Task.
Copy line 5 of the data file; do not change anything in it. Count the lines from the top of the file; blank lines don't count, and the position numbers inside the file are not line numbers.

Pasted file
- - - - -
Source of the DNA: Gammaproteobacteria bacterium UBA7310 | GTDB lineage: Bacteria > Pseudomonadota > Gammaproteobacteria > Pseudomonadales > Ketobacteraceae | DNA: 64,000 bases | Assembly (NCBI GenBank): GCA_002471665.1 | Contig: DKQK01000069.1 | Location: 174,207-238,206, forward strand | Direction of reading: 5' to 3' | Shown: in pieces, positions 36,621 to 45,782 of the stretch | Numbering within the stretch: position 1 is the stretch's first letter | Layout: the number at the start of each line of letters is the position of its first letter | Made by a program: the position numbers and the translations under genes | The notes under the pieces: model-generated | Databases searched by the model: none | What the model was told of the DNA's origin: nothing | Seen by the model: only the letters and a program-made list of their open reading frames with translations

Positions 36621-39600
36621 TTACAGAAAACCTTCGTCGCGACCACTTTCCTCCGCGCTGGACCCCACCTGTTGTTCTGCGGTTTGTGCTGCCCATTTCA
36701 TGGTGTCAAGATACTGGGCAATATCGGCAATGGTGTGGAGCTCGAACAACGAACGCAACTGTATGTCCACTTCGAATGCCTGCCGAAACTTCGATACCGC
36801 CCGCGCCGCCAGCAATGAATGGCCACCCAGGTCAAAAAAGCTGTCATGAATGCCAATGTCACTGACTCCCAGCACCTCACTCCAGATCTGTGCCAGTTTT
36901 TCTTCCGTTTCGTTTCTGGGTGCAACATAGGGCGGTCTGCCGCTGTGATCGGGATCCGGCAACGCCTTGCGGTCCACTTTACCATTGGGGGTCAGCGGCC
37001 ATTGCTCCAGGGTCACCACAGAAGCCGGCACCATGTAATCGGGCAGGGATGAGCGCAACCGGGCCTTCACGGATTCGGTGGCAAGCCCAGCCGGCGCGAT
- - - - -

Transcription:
36801 CCGCGCCGCCAGCAATGAATGGCCACCCAGGTCAAAAAAGCTGTCATGAATGCCAATGTCACTGACTCCCAGCACCTCACTCCAGATCTGTGCCAGTTTT